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Rivina humilis

Family

Phytolaccaceae

Botanical Name

Rivina humilis L.

Linnaeus, C. von (1753) Species Plantarum 2: 121. Type: Habitat in Caribaeis, Jamaica, Barbados..

Synonyms

Rivina humilis var. glabra (L.) H.Walter, Das Pflanzenreich Heft 39: 105(1909), Type: ?. Rivina laevis L., Mantissa Plantarum: 41(1767), Type: Habitat in America. Rivina glabra L., Species Plantarum 1: 122(1753), Type: West Indies. Fide Hewson (1984).

Common name

Turkey Berry; Rouge Plant; Coral Berry

Weed

*

Stem

Usually flowers and fruits as a shrub about 1 m tall but can flower and fruit when much smaller.

Leaves

Leaf blades about 4-12 x 1.5-4 cm, petioles about 1-3.5 cm long. Leaf blade quite thin, wilting quickly when picked. Twigs glabrous, longitudinally grooved, rather pithy. Scattered pale-coloured hairs usually present along the midrib on the underside of the leaf blade. Petiole with two rows of glandular hairs on the upper surface.

Flowers

Racemes +/- erect, glabrous, about 4-12 cm long, pedicels about 2-3 mm long at anthesis, subsequently elongating. Tepals about 2-2.5 mm long, glabrous. Anthers glabrous. Ovary subglobose, glabrous, style short with an extension running down the side of the ovary.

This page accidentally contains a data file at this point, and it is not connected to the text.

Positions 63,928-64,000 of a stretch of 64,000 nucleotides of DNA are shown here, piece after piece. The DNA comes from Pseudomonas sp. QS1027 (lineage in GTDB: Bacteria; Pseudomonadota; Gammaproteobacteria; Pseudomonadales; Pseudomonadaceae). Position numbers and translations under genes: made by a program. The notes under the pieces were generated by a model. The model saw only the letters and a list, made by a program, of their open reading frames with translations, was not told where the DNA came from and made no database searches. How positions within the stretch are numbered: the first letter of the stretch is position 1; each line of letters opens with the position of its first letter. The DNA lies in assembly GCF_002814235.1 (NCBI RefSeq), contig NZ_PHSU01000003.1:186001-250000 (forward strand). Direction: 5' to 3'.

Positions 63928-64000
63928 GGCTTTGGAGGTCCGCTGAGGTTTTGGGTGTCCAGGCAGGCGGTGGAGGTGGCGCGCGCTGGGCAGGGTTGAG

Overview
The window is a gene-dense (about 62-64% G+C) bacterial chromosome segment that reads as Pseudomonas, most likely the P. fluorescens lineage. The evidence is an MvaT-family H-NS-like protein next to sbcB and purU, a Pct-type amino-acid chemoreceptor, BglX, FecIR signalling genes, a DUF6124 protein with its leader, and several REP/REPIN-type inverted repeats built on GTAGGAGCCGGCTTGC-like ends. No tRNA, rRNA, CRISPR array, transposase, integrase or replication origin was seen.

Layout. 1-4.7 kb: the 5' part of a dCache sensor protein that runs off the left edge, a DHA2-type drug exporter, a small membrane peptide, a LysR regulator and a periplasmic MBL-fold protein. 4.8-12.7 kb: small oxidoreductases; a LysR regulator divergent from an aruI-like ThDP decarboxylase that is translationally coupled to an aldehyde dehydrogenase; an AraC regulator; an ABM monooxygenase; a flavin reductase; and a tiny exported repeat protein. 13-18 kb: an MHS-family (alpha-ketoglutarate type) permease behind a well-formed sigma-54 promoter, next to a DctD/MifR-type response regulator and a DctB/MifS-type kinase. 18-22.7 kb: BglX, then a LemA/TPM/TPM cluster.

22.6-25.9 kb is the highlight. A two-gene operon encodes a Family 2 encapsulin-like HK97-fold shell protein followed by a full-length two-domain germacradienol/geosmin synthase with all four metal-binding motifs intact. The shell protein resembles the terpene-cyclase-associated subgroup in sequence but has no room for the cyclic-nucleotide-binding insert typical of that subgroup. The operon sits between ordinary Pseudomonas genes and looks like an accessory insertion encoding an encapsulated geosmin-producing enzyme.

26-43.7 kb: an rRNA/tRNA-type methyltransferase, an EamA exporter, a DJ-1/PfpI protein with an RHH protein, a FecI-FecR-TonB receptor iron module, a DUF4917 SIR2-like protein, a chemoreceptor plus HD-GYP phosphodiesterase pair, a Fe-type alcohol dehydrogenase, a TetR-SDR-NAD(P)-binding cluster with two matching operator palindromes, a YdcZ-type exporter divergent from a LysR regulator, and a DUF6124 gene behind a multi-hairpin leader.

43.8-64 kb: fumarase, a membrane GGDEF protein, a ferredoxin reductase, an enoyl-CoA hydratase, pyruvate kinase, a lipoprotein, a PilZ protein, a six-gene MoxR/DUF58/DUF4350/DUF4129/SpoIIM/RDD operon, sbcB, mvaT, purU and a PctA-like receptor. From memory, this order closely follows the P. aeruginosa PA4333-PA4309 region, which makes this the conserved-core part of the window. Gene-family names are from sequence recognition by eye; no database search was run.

Fruit

Fruits bright red, about 3.5-4 mm diam. Testa brown, surface hairy. Embryo horseshoe-shaped, surrounding a central pocket of endosperm, cotyledons rolled longitudinally like a cigar.

Seedlings

Cotyledons orbicular to almost cordate, glabrous, about 9-11 mm diam, petiole about 8-10 mm long, almost as long as the cotyledon. At the tenth leaf stage: leaf blade lanceolate or broadly lanceolate, petiole almost as long as the leaf blades. Upper surface of the petiole, near its junction with the leaf blade, densely clothed in short, glandular (?) hairs. Petiole grooved on the upper surface.

Distribution and Ecology

An introduced species originally from tropical America, now naturalized in CYP (Torres Strait Islands), NEQ and southwards as far as north-eastern New South Wales. Altitudinal range from near sea level to 900 m. Usually a weed associated with man-made or modified vegetation types but also grows in disturbed areas in lowland and upland rain forest and monsoon forest. Also found in closed vegetation types near the sea. Also occurs as a pantropic weed.

Natural History

All plant parts are poisonous. Austin, D. F. 1998. Poisonous Plants of Southern Florida. (http://www.fau.edu/divdept/science/envsci/poison- pl.html)

This species may have medicinal properties and it is regarded as poisonous. (http://squid2.laughingsquid.net/hosts/herbweb.com /herbage/A22956.htm)

NEQ

X

Herb (herbaceous or woody, under 1 m tall)

X

Shrub (woody or herbaceous, 1-6 m tall)

X

RFK Code

3153